Transatlantic cooperation has achieved various success stories, demonstrating that trade can be facilitated and economic growth boosted without jeopardizing protection for consumers, workers, and the environment. In fact, by working together to raise standards, the European Union and the United States can play the role of a global pacemaker.
In 2012 the European Union and the United States agreed to mutually recognise their organic produce certifications. This significantly expanded the market for German producers. One precondition for the agreement was establishing the compatibility of the respective regulations, control measures, labelling rules, and certification requirements.
In their 2011 Agreement on Cooperation in the Regulation of Civil Aviation Safety, the European Union and the United States agreed on the mutual recognition of certification in the design, manufacture, and maintenance of aviation products such as aircrafts. Another agreement established the mutual recognition of security rules for screening air freight. Now European airlines flying to the United States must only observe the EU regulations for screening freight. These agreements significantly reduce technical and bureaucratic expenses and thus reduce aviation costs.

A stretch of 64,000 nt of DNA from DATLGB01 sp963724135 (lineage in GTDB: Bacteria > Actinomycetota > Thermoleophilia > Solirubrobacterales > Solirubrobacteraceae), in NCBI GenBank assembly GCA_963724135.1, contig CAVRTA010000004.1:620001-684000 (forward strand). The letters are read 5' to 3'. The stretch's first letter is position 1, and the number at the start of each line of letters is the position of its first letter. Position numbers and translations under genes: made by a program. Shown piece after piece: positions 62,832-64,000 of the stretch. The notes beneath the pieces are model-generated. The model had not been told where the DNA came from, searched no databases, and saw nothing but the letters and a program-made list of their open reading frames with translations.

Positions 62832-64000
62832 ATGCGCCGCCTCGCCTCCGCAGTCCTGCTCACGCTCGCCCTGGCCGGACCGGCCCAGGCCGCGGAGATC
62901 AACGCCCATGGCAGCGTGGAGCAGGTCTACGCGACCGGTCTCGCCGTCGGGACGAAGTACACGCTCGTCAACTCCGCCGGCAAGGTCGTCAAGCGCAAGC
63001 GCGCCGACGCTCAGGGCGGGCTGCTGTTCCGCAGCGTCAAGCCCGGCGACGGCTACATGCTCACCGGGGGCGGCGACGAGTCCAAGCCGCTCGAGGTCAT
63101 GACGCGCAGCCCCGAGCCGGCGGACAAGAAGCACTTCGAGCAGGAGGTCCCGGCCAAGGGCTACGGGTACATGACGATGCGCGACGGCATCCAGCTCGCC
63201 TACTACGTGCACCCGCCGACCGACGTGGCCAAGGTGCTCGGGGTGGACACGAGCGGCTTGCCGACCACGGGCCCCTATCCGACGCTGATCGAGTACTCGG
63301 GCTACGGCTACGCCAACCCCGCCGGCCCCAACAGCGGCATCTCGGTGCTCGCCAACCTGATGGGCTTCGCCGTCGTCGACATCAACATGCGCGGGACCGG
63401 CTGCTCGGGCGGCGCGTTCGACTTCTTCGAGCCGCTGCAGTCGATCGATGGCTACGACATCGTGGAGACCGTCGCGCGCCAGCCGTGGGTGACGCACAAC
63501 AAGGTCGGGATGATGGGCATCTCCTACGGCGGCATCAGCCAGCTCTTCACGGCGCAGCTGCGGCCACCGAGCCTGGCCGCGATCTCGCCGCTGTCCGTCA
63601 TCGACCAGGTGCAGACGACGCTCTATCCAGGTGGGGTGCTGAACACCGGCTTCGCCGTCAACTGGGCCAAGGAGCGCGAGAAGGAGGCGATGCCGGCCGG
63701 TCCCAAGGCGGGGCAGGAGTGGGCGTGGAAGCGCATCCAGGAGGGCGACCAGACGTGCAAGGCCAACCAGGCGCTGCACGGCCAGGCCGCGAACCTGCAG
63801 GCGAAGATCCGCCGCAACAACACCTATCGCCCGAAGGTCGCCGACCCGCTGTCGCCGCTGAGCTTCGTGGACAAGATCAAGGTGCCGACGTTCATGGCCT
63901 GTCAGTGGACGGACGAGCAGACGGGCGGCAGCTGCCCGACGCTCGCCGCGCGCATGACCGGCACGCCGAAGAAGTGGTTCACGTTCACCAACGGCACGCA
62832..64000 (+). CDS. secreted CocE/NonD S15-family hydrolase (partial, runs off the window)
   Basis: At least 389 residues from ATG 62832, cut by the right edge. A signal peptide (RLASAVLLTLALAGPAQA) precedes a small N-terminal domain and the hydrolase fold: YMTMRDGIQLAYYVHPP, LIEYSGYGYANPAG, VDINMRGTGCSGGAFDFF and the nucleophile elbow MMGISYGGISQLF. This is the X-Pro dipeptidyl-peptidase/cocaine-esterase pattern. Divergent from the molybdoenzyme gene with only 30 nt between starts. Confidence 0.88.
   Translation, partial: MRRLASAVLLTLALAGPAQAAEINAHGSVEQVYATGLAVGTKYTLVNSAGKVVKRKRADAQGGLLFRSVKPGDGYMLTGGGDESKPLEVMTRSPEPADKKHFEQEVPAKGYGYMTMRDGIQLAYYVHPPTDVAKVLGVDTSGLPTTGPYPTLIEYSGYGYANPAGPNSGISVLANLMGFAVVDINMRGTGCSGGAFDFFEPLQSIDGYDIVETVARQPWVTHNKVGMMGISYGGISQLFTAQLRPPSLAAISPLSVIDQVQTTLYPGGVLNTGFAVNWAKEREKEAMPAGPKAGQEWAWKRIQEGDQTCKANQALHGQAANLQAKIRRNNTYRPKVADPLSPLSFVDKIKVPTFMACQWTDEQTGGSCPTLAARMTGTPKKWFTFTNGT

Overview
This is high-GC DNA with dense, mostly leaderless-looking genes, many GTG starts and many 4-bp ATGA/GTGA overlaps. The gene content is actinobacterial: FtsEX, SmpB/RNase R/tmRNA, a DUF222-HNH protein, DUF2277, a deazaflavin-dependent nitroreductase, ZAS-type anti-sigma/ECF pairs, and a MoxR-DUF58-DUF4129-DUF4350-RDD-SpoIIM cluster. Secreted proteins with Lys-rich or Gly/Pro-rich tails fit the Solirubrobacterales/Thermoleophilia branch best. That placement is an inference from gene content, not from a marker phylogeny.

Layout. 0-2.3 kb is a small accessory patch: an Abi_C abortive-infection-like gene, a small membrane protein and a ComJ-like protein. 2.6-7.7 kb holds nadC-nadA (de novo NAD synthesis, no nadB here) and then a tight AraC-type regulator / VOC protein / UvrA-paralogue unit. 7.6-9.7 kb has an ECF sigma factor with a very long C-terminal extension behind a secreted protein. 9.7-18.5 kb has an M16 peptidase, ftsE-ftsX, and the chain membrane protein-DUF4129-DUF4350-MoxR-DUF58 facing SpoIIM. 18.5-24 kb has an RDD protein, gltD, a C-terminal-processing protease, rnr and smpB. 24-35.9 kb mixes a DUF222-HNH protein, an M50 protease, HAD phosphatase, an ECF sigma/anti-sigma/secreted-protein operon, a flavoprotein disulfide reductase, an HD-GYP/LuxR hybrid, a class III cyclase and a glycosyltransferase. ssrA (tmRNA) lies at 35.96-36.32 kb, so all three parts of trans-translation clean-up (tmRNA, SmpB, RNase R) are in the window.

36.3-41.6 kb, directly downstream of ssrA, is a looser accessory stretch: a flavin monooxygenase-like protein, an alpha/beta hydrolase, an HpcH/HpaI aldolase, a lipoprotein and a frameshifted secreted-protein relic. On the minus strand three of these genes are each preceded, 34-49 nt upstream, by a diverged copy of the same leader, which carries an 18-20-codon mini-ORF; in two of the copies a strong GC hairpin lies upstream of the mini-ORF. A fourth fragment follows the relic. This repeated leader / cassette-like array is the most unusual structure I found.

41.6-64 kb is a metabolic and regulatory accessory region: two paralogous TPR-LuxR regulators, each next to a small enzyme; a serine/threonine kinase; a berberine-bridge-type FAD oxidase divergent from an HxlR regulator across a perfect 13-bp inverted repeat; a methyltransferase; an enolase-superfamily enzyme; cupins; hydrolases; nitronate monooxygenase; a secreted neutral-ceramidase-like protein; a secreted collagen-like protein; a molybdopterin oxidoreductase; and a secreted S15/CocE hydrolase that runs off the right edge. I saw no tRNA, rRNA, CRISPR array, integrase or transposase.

In 2011, leading European and U.S. car manufacturers (including Audi, BMW, Daimler, Ford, and General Motors) agreed on the CCS (Combined Charging System) standard for electric vehicles. CCS is a universal system that requires just one interface on the vehicle, with which all available charging systems can operate. This improves planning security for car manufacturers and traffic planners and expands the incentives for innovation and investment in the field of electro mobility.
Both the European Union and the United States prohibit the use of particular toxic and hazardous chemicals in toy manufacture. Representatives of both have joined together to advise and train staff of the Chinese General Administration of Quality Supervision, Inspection and Quarantine (AQSIQ). By ensuring that Chinese toy production complies with the standards for bringing products to market in the European Union and the United States, this has strengthened trade relations with China while significantly improving the level of consumer protection.
These success stories demonstrate that close transatlantic cooperation has a positive effect on trade, and can strengthen consumer protection and product safety. However, in the past many transatlantic initiatives have failed due to lack of political support or of binding mechanisms. Now, arrangements for regulatory cooperation should be agreed on in TTIP to intensify existing cooperation and to make this cooperation more binding. That would enable many more success stories. It is critical that high European standards of protection are preserved in this process.